Play / Collaboration
Play is the game, and collaboration is the strategy. Mindshift’s Jordan Shapiro article reiterates this:
- Play is useful because it simulates real life experience — physical, emotional, and/or intellectual — in a safe, iterative and social environment, not because it has winners and losers.
- There are connected, networked ways of knowing that will dominate the digital future. Sharing and collaboration go hand-in-hand with integrating non-competitive and non-commodified ways of playing. The way students play and learn today is the way they will work tomorrow.
Each of us took the invitation to a game of our interest, or we followed the games of others just to observe. We incorporated interest, peers, and sharpened our writing skills (academics). Through our shared purpose, we created products openly. I’d say we met the criteria of Connected Learning:
We even confirmed our participation and paradigm shifts by observations, through f5fs, and in reflections [this is mine], sharing badges of accomplishment. Have you applied yours [ unofficial f5f and CLmooc ].
Connected Learning: Play, Connect, Collaborate, Create
So, how do I carry this into my classroom — and connect to yours? Our planning and designing is based on Connected Learning Principles through the framework of Thinking Frames, adapting the “Writing Frames” of Liz Stephens and Kerry Ballast.
Inside Thinking: investigating, discovering, and documenting a topic of interest to you by connecting with text, images, sounds, videos, etc. I saw this as we connected to our own game-playing and our own lives living through our poetry.
Responsive Thinking: communicating successfully face to face and online to collaborate and create through interactions and feedback to make sense of a topic by defining, labeling, questioning, challenging, and validating topic information. We tweeted, posted, and joined in #25wordstories and more. Some people met in Hangouts. We moved from our “inside,” personal ideas to sharing and discussions.
Purposeful Thinking: investigating and presenting one’s own or one’s collaborative team’s interpretation of the topic for an audience to review, be that notes, media, image, text, etc. We folded a story and Kevin Hodgson presented it to us orally.
Social Action Thinking: exploring and collaborating to create a multimedia production to move others to action using reasoned argument with digital tools that emphasize the message. Ah! Litterati! I bet you didn’t think we’d get to “social action” while playing, but there it is! Thank you, Janis Shelby Jones!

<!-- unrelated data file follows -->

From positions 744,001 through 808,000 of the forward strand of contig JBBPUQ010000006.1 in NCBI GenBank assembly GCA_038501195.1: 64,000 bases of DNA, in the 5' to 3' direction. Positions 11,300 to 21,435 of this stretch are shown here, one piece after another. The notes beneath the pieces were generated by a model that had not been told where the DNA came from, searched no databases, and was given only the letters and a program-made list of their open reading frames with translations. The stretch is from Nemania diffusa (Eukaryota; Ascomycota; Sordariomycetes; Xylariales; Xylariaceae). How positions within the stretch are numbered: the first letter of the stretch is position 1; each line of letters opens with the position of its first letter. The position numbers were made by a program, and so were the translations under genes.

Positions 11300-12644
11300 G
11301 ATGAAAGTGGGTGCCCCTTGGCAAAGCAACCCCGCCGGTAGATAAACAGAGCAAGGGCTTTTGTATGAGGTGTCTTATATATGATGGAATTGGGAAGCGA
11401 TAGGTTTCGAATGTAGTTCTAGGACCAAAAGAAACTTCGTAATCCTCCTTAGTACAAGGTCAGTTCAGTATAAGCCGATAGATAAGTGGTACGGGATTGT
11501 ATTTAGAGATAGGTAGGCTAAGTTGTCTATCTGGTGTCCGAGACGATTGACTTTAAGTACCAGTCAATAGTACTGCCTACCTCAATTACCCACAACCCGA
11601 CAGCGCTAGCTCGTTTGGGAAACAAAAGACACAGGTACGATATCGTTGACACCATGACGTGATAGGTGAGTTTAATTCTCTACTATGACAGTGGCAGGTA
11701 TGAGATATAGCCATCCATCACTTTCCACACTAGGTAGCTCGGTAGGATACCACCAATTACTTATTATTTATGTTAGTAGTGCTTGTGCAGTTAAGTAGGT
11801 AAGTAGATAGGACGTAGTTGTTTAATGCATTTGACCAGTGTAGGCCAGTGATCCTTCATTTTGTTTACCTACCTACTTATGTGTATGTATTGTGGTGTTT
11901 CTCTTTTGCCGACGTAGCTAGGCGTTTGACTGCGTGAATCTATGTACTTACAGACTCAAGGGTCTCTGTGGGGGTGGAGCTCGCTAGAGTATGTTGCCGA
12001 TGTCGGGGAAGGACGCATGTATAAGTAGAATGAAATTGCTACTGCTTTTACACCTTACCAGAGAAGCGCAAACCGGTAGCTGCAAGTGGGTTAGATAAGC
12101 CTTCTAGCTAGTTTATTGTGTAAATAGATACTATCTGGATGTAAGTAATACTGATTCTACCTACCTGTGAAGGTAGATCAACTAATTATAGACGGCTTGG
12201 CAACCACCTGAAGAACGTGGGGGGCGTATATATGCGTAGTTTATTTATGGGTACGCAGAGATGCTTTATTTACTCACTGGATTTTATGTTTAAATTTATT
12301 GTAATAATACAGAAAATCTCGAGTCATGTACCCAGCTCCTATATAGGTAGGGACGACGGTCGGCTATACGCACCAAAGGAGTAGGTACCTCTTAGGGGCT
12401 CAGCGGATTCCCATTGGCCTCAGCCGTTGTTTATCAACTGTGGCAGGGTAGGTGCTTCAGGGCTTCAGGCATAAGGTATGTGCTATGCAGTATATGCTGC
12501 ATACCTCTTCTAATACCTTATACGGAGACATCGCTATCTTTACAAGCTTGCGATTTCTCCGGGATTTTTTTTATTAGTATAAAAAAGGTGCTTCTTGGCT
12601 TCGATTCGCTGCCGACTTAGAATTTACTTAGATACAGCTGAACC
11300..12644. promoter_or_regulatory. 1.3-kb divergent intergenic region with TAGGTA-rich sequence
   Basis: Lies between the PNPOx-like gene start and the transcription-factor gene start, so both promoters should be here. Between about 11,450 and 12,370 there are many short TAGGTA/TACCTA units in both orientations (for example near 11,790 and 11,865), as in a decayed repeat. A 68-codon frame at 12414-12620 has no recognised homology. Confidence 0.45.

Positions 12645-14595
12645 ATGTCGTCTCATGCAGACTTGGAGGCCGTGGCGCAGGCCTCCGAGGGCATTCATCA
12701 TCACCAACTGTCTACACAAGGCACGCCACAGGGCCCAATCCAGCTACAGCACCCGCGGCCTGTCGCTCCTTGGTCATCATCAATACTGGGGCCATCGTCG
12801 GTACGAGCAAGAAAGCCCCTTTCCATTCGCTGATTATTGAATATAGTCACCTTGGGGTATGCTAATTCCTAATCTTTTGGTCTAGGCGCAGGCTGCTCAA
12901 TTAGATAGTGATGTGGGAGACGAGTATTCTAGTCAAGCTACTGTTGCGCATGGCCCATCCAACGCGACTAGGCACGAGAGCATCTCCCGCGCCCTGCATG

Whether we are writing posts, comments, or tweets; poetry; annotated images; podcasts: we are composing and revising for the digital literacies for which our students need fluency. And we did this through playing collaborative literary games. William Zinsser explains:
“Writing is thinking on paper.” “Writing and learning and thinking are the same process.”
Our brains solve puzzles. Transferring ideas onto paper is a puzzle; it’s a process that requires careful thought, and the puzzling, although hard, is fun — we feel accomplished when we’ve done it right. And doing it right means, according to Zinsser,
“Four basic premises of writing: clarity, brevity, simplicity, and humanity.”
I believe we accomplished that. We should design a “Zinsser” badge! I’m really not into objectivized anything because we all learn what we need to learn at different times and in different ways. At any one time, we are expert and novice; so data and rubrics and badges don’t fit what I see as a lifelong learning continuum. And if we are moving towards interest-based learning, then even in similar projects, each person will learn something different, at a different level. To me, it’s too hard to quantify. So, yes, I accept that I’m shifting paradigms and will display the badge. I did attempt to welcome and guide #clmooc-ers and I know I provided guidance to several, so I will accept the Learning Concierge badge. But that’s not the end. I’m going to get better in both arenas. It just says that I’ve started my journey, and when you ask me at the end of CLMOOC, I’ll have more to add to a reflection on both. So, in my classroom, we’ll start with the Thinking Frames — and I’ll perhaps create a card/badge for each, but I’ve got a thinglink ready for all of them:
So, I’m thinking of the writing class teacher with the elaborate game for his six trait writing class. I’d love to design that, but it isn’t going to happen. But I could create a card game of sorts using the Thinking Frames — a royal flush with all of the drafts completed, for instance. Some may be drafts, some ideas, some finished, and could be different projects — but the frames are iterative, so that’s OK. It shows learning and progress. It’s like Scott Glass considers with his first student projects:
…these kind of projects immediately introduce to the students a few critical ideas:
- They will use their devices to create,
- They will consider what is meaningful to them,
- They will share their work.